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From Old French intellectuel, from Latin intellectualis


  • IPA(key): /ˌɪntəˈlɛk(t)ʃʊəl/, /ˌɪntəˈlɛk(t)ʃwəl/, /ˌɪntəˈlɛk(t)ʃəl/
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intellectual (comparative more intellectual, superlative most intellectual)

  1. Pertaining to, or performed by, the intellect; mental or cognitive.
    intellectual powers, activities, etc.
    • 1920, Harold Monro, Preface to s:The year's at the spring; an anthology of recent poetry
      Pleasure is various, but it cannot exist where the emotions or the imagination have not been powerfully stirred. Whether it be called sensual or intellectual, pleasure cannot be willed
  2. Endowed with intellect; having a keen sense of understanding; having the capacity for higher forms of knowledge or thought; characterized by intelligence or cleverness
    an intellectual person
    • 1894, Edgar Wilson Nye, Nye's History of the USA Chapter 30
      The Fenimore Cooper Indian is no doubt a brave and highly intellectual person, educated abroad, refined and cultivated by foreign travel, graceful in the grub dance or scalp walk-around, yet tender-hearted as a girl, walking by night fifty-seven miles in a single evening to warn his white friends of danger.
  3. Suitable for exercising one's intellect; perceived by the intellect
    intellectual employments
    • A good deal of nonsense is written about sport and entertainment. Many of us can, with pleasant ease, suspend a severely intellectual task for a few hours to witness a first-class football match.
  4. Relating to the understanding; treating of the mind.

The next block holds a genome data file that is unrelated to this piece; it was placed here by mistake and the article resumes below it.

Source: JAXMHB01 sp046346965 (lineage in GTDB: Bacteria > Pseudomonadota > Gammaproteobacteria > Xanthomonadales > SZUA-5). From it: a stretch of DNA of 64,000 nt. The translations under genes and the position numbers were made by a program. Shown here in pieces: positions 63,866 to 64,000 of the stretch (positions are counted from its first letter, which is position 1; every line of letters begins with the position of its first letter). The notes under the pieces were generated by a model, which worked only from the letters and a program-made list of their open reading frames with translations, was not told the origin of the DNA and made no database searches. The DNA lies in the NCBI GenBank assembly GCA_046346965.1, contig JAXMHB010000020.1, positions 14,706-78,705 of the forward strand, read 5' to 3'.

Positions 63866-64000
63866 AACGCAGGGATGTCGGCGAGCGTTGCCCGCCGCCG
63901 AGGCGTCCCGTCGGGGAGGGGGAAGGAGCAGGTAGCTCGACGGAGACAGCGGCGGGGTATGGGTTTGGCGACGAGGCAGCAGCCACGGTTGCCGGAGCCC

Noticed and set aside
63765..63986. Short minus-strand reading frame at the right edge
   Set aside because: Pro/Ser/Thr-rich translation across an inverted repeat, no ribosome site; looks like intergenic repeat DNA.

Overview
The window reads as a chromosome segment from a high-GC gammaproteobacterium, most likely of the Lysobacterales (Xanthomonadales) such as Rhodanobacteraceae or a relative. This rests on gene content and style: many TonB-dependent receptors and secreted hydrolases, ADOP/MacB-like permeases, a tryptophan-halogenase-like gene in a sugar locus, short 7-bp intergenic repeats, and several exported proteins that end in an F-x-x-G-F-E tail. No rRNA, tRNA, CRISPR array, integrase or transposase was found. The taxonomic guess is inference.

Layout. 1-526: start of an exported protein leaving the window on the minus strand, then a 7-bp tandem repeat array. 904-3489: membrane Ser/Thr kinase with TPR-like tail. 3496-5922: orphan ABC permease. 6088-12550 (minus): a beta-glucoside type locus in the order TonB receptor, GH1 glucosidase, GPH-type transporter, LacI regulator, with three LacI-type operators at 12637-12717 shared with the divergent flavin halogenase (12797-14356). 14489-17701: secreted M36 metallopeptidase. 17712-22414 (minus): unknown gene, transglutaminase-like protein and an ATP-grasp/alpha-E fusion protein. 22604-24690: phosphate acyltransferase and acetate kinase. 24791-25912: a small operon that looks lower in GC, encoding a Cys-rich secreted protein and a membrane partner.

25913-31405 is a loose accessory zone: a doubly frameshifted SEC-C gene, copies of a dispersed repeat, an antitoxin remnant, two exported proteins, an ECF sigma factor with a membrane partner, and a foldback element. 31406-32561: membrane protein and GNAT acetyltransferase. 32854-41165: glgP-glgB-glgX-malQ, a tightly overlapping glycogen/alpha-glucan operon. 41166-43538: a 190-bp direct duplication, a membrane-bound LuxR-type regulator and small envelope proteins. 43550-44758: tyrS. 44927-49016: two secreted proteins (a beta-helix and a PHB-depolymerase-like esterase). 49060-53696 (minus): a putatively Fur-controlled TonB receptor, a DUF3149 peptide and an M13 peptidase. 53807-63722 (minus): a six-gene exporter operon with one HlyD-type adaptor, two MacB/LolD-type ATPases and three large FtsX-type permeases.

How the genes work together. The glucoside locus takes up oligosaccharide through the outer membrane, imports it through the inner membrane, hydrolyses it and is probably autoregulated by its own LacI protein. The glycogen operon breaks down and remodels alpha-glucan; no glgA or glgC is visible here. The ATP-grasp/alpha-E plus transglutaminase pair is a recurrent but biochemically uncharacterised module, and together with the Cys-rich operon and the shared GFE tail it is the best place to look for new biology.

intellectual philosophy, sometimes called "mental" philosophy
  5. (archaic, poetic) Spiritual.
    • 1805, William Wordsworth, The Prelude, Book II, lines 331-334 (eds. Jonathan Wordsworth, M. H. Abrams, & Stephen Gill, published by W. W. Norton & Company, 1979):
      I deem not profitless those fleeting moods / Of shadowy exultation; not for this, / That they are kindred to our purer mind / And intellectual life []


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intellectual (plural intellectuals)

  1. An intelligent, learned person, especially one who discourses about learned matters.
    Synonym: highbrow
    Coordinate terms: egghead, nerd, geek
    • 1941, George Orwell, The Lion and the Unicorn:
      It should be noted that there is now no intelligentsia that is not in some sense "Left". Perhaps the last right-wing intellectual was T. E. Lawrence. Since about 1930 everyone describable as an “intellectual” has lived in a state of chronic discontent with the existing order.
    • 1991, Stephen Fry, The Liar, pp. 20–21:
      ‘You know I hate intellectuals.’
      ‘You mean you hate people who are cleverer than you are.’
      ‘Yes. I suppose that's why I like you so much, Tom.’
  2. (archaic) The intellect or understanding; mental powers or faculties.
    • 1646, Thomas Browne, Pseudodoxia Epidemica, London: Edw. Dod & Nath. Ekins, 1650, Book I, Chapter 1, p. 2,[1]
      [] although their intellectuals had not failed in the theory of truth, yet did the inservient and brutall faculties control the suggestion of reason []

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